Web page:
The views put forward were as follows, and I quote from the Daily Hansard:
Mr S H GQOBANA: "The ANC's attitude towards political realignment is informed by its vision of fundamentally transforming South Africa for the better As a result of the split in the DA, the Minister of Justice and Constitutional Development introduced four Bills to Parliament in which we have participated as this institution in terms of giving them our support. These Acts were challenged by the UDM in the Constitutional Court. The Constitutional Court found three Acts to be constitutionally correct. The Act dealing with loss or retention of membership of national and provincial legislatures was found to be in valid and inconsistent with the Constitution, purely on a procedural defect.
This Bill is intended to give members of Parliament and members of Provincial Legislatures who no longer share the same views and objectives as their parties the opportunity to move without losing their seat. The ANC therefore supports the principle of the Bill, that of allowing members of the Provincial Legislature and MP's to move from their original parties to parties of their choice."
Mr M MPAHLWA: "The truth of the matter is that voters continually change their political allegiance on the basis of their own experiences. As a matter of fact, voters change their political allegiance on a daily basis. And every time voters hear that their political party tried to bribe members from other parties with huge sums they change their allegiance from that party.
To suggest that political representatives must wait for five years and ignore this reality is ludicrous. The Bill seeks to create an environment in which there can be a n orderly movement of public representatives who continuously examine their political convictions, taking into account the sentiments of their followers.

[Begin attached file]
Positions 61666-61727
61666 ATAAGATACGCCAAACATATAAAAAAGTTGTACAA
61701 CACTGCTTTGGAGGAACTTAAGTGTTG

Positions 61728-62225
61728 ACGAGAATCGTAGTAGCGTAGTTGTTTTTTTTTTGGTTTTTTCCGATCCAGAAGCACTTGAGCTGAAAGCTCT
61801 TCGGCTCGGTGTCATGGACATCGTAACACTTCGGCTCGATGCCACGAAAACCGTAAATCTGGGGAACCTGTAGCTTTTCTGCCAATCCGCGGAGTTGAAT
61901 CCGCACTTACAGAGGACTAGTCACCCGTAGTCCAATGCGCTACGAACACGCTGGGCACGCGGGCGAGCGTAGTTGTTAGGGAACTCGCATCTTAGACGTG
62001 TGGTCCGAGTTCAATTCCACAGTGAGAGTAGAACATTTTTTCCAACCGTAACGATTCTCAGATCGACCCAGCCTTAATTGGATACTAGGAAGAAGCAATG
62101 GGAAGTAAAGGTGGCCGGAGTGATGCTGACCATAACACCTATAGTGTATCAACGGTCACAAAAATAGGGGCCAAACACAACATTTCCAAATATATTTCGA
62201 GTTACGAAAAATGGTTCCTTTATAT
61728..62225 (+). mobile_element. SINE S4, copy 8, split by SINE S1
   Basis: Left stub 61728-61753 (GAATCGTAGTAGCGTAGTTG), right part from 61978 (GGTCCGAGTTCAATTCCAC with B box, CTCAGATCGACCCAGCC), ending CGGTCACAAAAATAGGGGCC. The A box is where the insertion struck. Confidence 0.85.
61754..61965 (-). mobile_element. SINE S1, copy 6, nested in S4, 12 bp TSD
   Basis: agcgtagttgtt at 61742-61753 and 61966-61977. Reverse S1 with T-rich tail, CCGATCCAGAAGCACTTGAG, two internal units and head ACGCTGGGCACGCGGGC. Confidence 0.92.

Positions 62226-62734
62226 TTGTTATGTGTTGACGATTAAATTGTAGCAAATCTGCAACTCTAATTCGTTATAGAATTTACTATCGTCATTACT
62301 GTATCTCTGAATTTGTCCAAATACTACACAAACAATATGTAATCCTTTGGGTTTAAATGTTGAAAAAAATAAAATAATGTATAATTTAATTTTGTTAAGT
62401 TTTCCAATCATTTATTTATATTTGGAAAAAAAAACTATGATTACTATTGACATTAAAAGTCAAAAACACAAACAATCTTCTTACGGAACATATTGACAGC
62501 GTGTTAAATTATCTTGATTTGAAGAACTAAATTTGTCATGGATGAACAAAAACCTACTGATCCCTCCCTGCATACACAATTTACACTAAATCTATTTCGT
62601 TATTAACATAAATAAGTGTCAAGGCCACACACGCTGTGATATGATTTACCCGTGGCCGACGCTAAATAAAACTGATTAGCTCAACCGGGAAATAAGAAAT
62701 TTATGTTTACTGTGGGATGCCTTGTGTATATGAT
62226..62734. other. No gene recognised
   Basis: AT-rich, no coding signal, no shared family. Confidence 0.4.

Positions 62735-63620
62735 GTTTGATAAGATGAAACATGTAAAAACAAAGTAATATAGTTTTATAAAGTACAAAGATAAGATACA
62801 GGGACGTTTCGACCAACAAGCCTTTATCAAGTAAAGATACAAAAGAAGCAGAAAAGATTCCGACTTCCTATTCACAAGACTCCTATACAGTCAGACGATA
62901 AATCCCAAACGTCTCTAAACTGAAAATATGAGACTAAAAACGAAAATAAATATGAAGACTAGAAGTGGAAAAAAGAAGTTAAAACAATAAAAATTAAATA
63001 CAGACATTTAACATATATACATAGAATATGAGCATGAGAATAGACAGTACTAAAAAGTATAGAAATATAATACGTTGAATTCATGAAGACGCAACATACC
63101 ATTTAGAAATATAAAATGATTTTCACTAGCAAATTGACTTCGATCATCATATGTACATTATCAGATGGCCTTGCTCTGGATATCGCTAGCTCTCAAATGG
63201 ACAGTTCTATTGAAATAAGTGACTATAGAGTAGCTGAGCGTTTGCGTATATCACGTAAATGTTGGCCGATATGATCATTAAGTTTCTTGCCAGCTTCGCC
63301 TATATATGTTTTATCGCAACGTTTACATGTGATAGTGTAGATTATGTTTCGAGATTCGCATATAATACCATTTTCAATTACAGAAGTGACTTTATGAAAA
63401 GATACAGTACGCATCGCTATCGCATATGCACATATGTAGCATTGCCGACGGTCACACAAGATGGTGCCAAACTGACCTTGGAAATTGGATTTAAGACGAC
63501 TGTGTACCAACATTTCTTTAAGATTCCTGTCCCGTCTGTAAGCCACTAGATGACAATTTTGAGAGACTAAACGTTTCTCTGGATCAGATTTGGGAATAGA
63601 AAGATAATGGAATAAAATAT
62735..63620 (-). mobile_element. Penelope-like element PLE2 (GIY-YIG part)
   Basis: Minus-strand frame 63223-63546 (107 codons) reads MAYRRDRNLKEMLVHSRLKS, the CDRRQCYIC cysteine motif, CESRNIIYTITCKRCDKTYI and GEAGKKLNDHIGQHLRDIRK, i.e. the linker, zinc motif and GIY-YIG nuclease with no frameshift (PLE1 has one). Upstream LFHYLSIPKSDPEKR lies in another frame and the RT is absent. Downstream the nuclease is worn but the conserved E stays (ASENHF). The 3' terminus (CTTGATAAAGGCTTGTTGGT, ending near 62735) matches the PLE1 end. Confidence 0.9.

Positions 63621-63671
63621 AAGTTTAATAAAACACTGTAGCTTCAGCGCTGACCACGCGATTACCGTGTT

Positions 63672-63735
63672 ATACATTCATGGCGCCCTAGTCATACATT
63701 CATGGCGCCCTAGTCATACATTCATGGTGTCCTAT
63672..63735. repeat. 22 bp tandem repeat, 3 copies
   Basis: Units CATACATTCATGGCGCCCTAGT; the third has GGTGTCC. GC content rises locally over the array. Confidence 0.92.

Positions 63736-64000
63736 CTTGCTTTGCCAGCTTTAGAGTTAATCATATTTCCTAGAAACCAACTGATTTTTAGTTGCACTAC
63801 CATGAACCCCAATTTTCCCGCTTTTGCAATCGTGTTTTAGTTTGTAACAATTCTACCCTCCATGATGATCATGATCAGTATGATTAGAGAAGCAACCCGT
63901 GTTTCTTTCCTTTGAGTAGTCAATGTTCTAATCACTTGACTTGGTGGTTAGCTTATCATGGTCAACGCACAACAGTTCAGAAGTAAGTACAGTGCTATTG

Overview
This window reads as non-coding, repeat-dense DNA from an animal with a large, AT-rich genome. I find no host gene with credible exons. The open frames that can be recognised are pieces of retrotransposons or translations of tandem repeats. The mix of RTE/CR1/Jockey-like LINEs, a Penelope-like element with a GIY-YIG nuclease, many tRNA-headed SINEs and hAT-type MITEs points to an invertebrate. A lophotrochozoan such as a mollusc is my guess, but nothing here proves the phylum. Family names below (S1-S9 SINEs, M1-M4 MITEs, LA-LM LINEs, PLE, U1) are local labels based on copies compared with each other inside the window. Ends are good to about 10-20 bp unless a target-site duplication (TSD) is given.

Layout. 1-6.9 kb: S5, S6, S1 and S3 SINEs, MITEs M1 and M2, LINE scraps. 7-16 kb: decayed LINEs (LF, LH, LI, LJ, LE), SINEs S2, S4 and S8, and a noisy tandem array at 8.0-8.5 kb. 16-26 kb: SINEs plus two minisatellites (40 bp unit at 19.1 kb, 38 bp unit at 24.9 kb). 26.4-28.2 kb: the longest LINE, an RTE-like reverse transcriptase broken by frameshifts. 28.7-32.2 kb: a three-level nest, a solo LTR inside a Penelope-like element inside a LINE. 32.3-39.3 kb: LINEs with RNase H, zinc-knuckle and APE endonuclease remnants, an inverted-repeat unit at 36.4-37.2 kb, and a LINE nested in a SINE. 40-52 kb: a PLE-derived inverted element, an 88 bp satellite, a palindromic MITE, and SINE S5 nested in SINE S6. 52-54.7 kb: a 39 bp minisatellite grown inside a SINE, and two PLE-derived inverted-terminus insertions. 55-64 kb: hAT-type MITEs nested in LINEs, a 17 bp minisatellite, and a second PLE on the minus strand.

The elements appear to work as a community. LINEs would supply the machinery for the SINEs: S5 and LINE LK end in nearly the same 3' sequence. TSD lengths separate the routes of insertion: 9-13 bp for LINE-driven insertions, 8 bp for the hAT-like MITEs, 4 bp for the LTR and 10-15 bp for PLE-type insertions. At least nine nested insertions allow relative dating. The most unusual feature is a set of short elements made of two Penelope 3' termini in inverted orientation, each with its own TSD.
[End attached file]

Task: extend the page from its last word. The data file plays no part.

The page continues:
In conclusion, this Bill is accepted by the ANC"
The MEC RESPONSIBLE FOR FINANCE, ECONOMIC, AFFAIRS,
ENVIRONMENT AND TOURISM: "Mr Speaker one has to agree with the Hon
Mkabile that floor crossing is a hallmark of any democratic system worldwide.
That is agreed. I think we want to agree with Hon Mkabile on that score".
"We, as a party, move from a vision of creating a non-racial society in South Africa. That is where we are headed. We also realise that that project is not a day's project - because apartheid has created divisions and wounds. In creating a new society we need a healing process. As part of that project we accept that we have to take the objective conditions into account. We agree with Hon Nash that South Africa needs people who are ready for change. it is only those people who have a mindset that is prepared to change who will survive in the South African political landscape.
Retreating to the laager is not a solution. I agree with the point of departure of the Hon Nash. The laager mentality, as I have indicated, feeds on those who want to destroy rather than build.
The ANC supports the process to correct was is basically a procedural defect."
3 VIEWS OF THE DEMOCRATIC PARTY
The views of the Democratic Party of the Eastern Cape were presented by the Hon Mr R A P Trollip, the Eastern Cape leader of the party.
The Democratic Party supported the principles contained in the d raft bill, but was opposed to the retrospective effect thereof. quote from the Daily Hansard transcript: